A/N: Non-Canon; I know that Legolas built a ship shortly after the death of Aragorn and left Middle-Earth with Gimli. For the sake of this story, he has remained for millennia after the death of Aragorn. As far as a disclaimer, I am not Tolkien, etc, etc.

"Lo, here comes the flood.

We will say goodbye to flesh and blood.

If again the seas are silent, and any still alive,

It will be those who gave their island to survive.

Drink up, dreamers, you're running dry…"

-Peter Gabriel

A lone elf entered through the gates of imladris, seated upon an anxious white stallion. He was unrecognized, but then, there was no one to ponder the question. The once beautiful city, full of laughter, was now unkempt and silent; not even the steady sound of the river, or the gentle rustling of leaves—though in his mind, the elf could still hear echoes of laughter reverberating through the now empty courtyards and passages. The sound was somewhat dulled as he had not heard it for far too many centuries to measure.

He closed his eyes and could almost picture a young boy running as he chased; both running as through there would be no tomorrow for them and now, now there never would be. Tears came unbidden to light eyes that looked far too old to belong to the fair, eternally young featured elf. He had not seen that boy, nor the man he had grown to be, for millennia. He closed his eyes as he tried, unsuccessfully, to keep the tears from slipping from beneath his eyelids.

There were many more stars back then, that shown all the more brightly for the king that united the lands—millennia ago. The stars have changed, so has the world, yet I've remained the same.

The elf paused, looking at a barren tree that was finally affected by mortality like never before when under the power of Vilya. Affected like all of the mortals that he had loved.

My father warned me not to mix with mortality—not because he did not like you, but because he knew that you would die, eventually, and I would not. I would not die, I will not die, and yet I do not live. I held your hand to your last breath, Estel. You truly were your name. You inspired hope and you were among the greatest of kings this world has known. I remember the stars that were there, even if no one else does. I remember the stars which have faded, all that has faded… I remember you. I remember when we were young and careless and thought our carelessness could never end.

He shook his head ever so slightly, almost imperceptibly, as though mentally ridding himself of memories; ridding himself of lies that he had perhaps created to live in some semblance of peace—in a world where everything was as it had been. A world in which his brother could never die.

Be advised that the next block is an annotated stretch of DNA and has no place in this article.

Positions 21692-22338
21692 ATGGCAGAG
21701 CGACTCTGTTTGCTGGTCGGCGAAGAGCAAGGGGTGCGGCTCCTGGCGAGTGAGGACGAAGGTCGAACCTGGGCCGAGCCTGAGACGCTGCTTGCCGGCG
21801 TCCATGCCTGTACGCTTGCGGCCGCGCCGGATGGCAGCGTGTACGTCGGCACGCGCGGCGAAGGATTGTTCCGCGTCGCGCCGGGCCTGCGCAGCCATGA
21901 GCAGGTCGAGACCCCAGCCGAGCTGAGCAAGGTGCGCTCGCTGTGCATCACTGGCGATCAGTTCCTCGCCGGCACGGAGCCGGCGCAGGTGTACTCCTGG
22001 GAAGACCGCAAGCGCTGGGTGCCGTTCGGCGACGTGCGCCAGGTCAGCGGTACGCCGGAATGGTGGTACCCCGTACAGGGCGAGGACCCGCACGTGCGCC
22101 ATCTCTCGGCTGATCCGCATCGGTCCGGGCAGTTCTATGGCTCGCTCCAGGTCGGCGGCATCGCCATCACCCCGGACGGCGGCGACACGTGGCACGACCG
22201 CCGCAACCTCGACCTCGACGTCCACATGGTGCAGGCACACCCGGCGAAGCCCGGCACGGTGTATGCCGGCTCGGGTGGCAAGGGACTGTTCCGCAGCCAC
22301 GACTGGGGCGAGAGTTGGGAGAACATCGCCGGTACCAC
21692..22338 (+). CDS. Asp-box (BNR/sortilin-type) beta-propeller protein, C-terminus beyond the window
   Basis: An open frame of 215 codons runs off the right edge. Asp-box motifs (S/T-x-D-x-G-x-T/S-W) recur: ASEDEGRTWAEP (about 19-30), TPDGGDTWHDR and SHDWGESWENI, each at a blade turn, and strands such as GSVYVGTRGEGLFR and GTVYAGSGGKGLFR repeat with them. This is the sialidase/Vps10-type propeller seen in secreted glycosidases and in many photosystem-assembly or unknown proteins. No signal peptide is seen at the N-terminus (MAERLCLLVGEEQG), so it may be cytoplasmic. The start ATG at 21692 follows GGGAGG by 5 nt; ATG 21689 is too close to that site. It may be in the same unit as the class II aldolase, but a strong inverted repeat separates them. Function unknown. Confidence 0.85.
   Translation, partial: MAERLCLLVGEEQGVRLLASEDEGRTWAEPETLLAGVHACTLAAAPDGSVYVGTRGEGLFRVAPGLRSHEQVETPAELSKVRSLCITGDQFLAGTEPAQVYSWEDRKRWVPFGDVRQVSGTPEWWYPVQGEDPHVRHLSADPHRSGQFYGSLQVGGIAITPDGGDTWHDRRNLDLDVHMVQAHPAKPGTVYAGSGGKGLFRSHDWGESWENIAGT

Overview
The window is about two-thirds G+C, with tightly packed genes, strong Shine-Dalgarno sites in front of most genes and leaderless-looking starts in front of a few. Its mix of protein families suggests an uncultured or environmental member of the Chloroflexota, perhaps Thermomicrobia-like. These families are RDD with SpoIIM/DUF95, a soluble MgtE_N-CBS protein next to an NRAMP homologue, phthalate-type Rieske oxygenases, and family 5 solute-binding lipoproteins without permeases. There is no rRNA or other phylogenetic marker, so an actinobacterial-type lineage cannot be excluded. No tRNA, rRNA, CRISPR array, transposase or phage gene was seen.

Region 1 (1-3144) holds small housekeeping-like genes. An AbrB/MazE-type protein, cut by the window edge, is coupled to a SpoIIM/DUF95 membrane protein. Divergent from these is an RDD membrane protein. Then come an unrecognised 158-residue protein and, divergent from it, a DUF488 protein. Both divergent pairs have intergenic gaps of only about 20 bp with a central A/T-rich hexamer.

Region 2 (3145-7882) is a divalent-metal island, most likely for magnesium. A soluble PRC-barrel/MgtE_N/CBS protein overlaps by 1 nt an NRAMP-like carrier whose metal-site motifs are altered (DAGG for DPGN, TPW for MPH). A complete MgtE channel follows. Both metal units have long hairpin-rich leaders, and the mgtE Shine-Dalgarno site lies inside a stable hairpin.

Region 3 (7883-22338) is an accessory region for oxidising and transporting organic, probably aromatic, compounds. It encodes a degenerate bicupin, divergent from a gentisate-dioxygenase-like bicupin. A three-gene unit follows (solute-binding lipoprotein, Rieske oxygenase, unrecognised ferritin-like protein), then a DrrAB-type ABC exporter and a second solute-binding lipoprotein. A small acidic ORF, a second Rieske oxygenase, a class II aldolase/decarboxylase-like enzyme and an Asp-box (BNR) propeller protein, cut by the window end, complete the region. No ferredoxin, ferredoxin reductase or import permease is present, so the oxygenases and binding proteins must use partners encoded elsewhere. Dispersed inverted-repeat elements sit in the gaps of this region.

I remember you, my brother, as you were as a king. I remember you as a boy, creating havoc.

They told me not to come here, that it's a waste of time. A waste of time. As though somewhere in the midst of eternity, I shall be chastised for spending some moments of eternity with one mortal who lives within the boundaries of time, and remembering him years, decades, centuries, millennia later.

As though it is possible to use my moments in such a way that perhaps Eru will take eternity away from me for abusing the privilege of having moments to waste. As though it is a blessing to have eternity to die a thousand deaths without ever actually being torn from this world as you were.

The elf slowly stopped while wandering under one of the trees as though caressing a memory. His hair was a vivid golden halo about his fair face as he stood in stark contrast with the grey, lifeless tree behind him. The once vivid, emerald, golden, and crimson leaves were now gone. The branches were bent over, almost completely barren save for a single leaf. The last leaf hung precariously, a dull and lifeless grey, no longer tended to by the Elves or touched by the magic of the Lord of Imladris. The elf thought of Elrond and smiled, his eyes shining with unshed tears. He loved Elrond, also. The Lord of Imladris had always been exasperated with him and with Estel, for one reason or another.

He made his way to Estel's room and sat down, lost in memories. On the table beside the bed lay a carefully carven flute. He remembered attempting to teach his friend how to play the elven flute. In his mind he could see a young human and himself getting into mischief, young and carefree, living for the moment—neither of them realizing that one of them was bound by time and the other cursed by it. He had known that his friend was mortal, but he had never paid heed to that fact until Estel began growing weary as he grew older. He had tried to pretend it was not happening, but it did regardless and he was powerless to stop it.